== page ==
People living with diabetes are at higher risk of developing periodontal disease than people without blood sugar problems.
Periodontal disease, or gum disease, occurs when the gums become infected and inflamed. Signs that you may have periodontal disease include:
- red, sore, swollen gums
- bleeding gums
- loose or sensitive teeth
- bad breath
- trouble chewing
According to the CDC, young adults dealing with diabetes have about twice the risk of periodontal disease than those without diabetes. Also, people with poorly controlled blood sugar levels are nearly three times more likely to have severe forms of gum disease, and they typically lose more teeth than those without diabetes.
As is the case with most diabetes risk factors, a primary culprit behind the increased risk of periodontal disease is damage to blood vessels due to the inability to maintain blood sugar levels within the healthy range. Without nourishment and removal of wastes from their tissues, the gums become less resistant to infection, setting the stage for periodontal disease.
Another reason people with diabetes are much more prone to periodontal disease is because they are prone to nutritional deficiencies. Diabetes is nutritional wasting disease, and affected individuals often have low blood levels of vitamin C, zinc, and other water-soluble vitamins and minerals. Zinc is necessary for tissue healing, and vitamin C is required for collagen formation. In fact, scurvy, the quintessential vitamin C deficiency disease, is characterized by bleeding gums and loose teeth.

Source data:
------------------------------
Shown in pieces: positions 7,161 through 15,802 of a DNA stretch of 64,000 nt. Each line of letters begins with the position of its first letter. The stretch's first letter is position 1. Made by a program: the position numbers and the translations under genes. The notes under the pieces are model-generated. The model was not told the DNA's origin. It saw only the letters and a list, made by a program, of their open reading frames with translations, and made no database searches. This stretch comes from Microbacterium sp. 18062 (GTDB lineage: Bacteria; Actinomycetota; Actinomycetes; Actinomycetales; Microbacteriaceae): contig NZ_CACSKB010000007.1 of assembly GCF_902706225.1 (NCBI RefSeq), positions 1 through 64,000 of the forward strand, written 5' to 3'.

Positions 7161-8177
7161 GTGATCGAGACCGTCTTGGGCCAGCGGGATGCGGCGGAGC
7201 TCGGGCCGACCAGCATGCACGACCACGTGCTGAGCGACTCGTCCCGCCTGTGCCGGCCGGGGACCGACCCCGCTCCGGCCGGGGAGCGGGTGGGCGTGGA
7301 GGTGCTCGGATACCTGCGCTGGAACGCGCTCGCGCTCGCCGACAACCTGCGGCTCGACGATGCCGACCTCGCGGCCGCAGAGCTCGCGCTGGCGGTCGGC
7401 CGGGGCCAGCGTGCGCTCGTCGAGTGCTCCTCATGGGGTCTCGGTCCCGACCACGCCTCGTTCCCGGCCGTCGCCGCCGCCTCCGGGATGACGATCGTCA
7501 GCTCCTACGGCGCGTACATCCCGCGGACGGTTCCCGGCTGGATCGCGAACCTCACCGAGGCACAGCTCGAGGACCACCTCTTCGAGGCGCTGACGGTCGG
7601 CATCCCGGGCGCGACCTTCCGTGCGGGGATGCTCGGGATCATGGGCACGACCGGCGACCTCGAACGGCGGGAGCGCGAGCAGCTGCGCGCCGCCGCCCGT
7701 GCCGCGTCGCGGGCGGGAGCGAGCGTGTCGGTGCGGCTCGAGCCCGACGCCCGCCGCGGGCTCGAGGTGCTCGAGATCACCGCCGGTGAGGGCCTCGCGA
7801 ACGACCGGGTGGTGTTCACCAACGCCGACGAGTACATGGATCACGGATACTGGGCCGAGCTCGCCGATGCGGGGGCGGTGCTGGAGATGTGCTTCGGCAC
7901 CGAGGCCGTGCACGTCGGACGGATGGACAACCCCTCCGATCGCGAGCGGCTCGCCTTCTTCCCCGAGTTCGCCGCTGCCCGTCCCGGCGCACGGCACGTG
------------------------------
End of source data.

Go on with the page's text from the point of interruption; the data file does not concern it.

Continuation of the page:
And if you smoke, you are at even higher risk. Statistics show that diabetics who smoke and are 45 years or older are 20 times more likely to develop severe gum disease than people who don’t smoke.
The best way to lower your risk of developing periodontal disease is to brush and floss every day, take a good daily vitamin and mineral supplement, and visit your dentist on a regular basis.